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PUBLIC RELEASE DATE:
23-Feb-2012

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Contact: Ellen R. Weiss
eweiss@biophysics.org
240-290-5606
American Institute of Physics
@AIP_Publishing

Proteins behaving badly

Researchers develop an algorithm to predict how and when proteins misfold

San Diego, Calif. - Several neurodegenerative diseases - including Alzheimer's and ALS (Lou Gehrig's disease) - are caused when the body's own proteins fold incorrectly, recruit and convert healthy proteins to the misfolded form, and aggregate in large clumps that gum up the works of the nervous system. "For Star Trek fans, this is like the Borg, [a fictional race of cyborgs that abduct and assimilate humans and other species]," says Steven Plotkin, a biophysicist at the University of British Columbia in Vancouver who studies the process of protein misfolding.

Plotkin's team has developed an algorithm that can predict which regions of a protein are prone to exposure upon misfolding, and how mutations in the protein and changes in the cellular environment might affect the stability of these vulnerable regions. These predictions help scientists gain a better understanding of protein dynamics, and may one day help in developing treatments to effectively combat currently incurable neurodegenerative diseases. The team will present its findings at the 56th Annual Meeting of the Biophysical Society (BPS), held Feb. 25-29 in San Diego, Calif.

The algorithm developed by Plotkin's group uses the energy equations of thermodynamics to calculate the likelihood that certain stretches of protein will be displayed when the protein misfolds. Since the exposed regions are specific to the misfolded version of the protein, researchers can use these regions as targets for diagnostic and therapeutic treatments. The algorithm can be adapted for different proteins and predicts several potential target regions for each protein. The group has used it to study neurodegenerative disease-causing proteins as well as misfolded proteins that have been implicated in some cancers.

More recently, the research group used computer simulations to manipulate proteins in a virtual environment, testing out how easy it is for mutated proteins to misfold and propagate. Using this tool has helped the team predict the progression of hereditary ALS disease.

"The fact that we can predict the lifetime of an individual diagnosed with hereditary ALS from simulations of a protein's mechanical properties is something that is both satisfying and that gives one pause," says Plotkin. "We hope that such information might give some clues as to how to develop effective therapies for this disease."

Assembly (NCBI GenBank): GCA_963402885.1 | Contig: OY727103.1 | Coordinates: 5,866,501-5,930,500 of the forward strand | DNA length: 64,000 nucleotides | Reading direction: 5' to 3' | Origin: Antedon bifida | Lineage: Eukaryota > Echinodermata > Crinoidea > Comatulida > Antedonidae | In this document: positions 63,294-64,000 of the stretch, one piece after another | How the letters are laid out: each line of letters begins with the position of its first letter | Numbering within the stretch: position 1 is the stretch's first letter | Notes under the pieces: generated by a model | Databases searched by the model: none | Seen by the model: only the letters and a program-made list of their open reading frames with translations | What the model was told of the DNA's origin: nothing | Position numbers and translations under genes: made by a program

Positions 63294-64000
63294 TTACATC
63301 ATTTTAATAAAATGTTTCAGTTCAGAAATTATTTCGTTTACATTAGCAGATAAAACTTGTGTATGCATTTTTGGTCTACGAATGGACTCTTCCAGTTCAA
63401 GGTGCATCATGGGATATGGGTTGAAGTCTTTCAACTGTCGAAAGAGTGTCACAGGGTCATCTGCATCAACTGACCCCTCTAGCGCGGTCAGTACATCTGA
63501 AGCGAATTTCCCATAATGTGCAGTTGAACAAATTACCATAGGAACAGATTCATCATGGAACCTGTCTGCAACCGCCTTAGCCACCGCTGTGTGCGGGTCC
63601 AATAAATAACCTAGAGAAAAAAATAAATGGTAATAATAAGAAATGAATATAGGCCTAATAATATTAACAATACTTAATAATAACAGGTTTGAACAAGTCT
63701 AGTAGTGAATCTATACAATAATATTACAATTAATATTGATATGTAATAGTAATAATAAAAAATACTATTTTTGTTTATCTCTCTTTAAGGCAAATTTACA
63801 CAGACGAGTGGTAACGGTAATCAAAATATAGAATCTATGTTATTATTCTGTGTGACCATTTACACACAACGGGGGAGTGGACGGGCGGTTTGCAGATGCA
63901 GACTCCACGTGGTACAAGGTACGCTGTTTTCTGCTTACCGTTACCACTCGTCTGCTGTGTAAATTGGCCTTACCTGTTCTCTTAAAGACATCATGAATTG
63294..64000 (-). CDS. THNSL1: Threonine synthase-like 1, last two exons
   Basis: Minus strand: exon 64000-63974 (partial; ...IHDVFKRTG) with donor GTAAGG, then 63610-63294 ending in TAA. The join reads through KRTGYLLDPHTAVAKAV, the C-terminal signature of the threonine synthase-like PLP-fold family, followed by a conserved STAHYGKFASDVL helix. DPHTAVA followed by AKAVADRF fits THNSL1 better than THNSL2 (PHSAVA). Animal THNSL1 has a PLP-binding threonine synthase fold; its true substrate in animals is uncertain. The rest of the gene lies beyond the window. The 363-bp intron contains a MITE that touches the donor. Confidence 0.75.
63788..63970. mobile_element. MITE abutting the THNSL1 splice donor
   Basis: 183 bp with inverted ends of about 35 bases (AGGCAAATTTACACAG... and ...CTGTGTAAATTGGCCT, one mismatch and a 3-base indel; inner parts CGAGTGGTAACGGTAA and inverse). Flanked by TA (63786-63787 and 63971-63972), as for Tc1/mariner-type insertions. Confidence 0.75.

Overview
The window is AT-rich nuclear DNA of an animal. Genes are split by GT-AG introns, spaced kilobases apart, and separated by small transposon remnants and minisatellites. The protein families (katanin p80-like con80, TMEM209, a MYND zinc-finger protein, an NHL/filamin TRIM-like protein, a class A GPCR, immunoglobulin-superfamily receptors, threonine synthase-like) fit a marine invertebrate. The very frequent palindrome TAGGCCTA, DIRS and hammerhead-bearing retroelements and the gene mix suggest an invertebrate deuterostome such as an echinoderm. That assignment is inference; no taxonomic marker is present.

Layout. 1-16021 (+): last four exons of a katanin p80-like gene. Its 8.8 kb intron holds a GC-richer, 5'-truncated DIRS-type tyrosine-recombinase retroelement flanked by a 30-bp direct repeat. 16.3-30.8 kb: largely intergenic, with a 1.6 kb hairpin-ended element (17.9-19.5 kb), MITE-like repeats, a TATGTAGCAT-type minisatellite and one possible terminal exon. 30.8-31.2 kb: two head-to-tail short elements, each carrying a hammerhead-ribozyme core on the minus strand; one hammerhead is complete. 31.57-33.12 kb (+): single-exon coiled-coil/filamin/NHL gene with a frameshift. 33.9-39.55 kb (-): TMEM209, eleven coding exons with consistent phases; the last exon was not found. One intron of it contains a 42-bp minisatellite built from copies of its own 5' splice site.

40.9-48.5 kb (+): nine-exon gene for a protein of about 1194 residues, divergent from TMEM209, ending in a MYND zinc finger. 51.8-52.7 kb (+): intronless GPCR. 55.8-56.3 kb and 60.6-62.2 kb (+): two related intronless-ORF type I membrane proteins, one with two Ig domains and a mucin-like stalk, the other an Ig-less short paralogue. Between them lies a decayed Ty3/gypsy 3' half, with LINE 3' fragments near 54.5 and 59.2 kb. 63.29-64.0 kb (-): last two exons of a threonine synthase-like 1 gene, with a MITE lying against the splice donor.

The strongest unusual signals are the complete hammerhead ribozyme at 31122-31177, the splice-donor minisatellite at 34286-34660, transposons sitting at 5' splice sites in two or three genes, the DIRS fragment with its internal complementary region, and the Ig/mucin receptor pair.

The presentation, "Template-directed protein misfolding in silico and in the cell," is at 1:45 p.m. on Tuesday, Feb. 28, 2012, in the San Diego Convention Center, Hall FGH. ABSTRACT: http://tinyurl.com/6pg3vbw

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This news release was prepared for the Biophysical Society (BPS) by the American Institute of Physics (AIP).

ABOUT THE 2012 ANNUAL MEETING

Each year, the Biophysical Society Annual Meeting brings together over 6,000 research scientists in the multidisciplinary fields representing biophysics. With more than 4,000 poster presentations, over 200 exhibits, and more than 20 symposia, the BPS Annual Meeting is the largest meeting of biophysicists in the world. Despite its size, the meeting retains its small-meeting flavor through its subgroup meetings, platform sessions, social activities, and committee programs.

The 56th Annual Meeting will be held at the San Diego Convention Center (111 W. Harbor Drive, San Diego, CA 92101), located three miles from the San Diego International Airport and less than one mile from the Amtrak station. The San Diego Trolley has two stops directly in front of the Center at Harbor Drive/First Avenue and Harbor Drive/Fifth Avenue.

QUICK LINKS

Meeting Home Page: http://www.biophysics.org/2012meeting/Main/tabid/2386/Default.aspx

Housing and Travel Information: http://www.biophysics.org/2012meeting/AccommodationsTravel/HotelInformation/tabid/2479/Default.aspx

Program Abstracts and Itinerary Planner: http://www.abstractsonline.com/plan/start.aspx?mkey=%7B5B4BAD87%2D5B6D%2D4994%2D84CE%2DB3B13E2AEAA3%7D

PRESS REGISTRATION

The Biophysical Society invites credentialed journalists, freelance reporters working on assignment, and public information officers to attend its Annual Meeting free of charge. For more information on registering as a member of the press, contact Ellen Weiss, Director of Public Affairs and Communications (eweiss@biophysics.org, 240-290-5606), or visit http://www.biophysics.org/2012meeting/Registration/Press/tabid/2477/Default.aspx.

ABOUT BPS

The Biophysical Society (BPS), founded in 1956, is a professional scientific society established to encourage development and dissemination of knowledge in biophysics. The Society promotes growth in this expanding field through its annual meeting, monthly journal, and committee and outreach activities. Its 9000 members are located throughout the U.S. and the world, where they teach and conduct research in colleges, universities, laboratories, government agencies, and industry. For more information on the Society or the 2012 Annual Meeting, visit www.biophysics.org.



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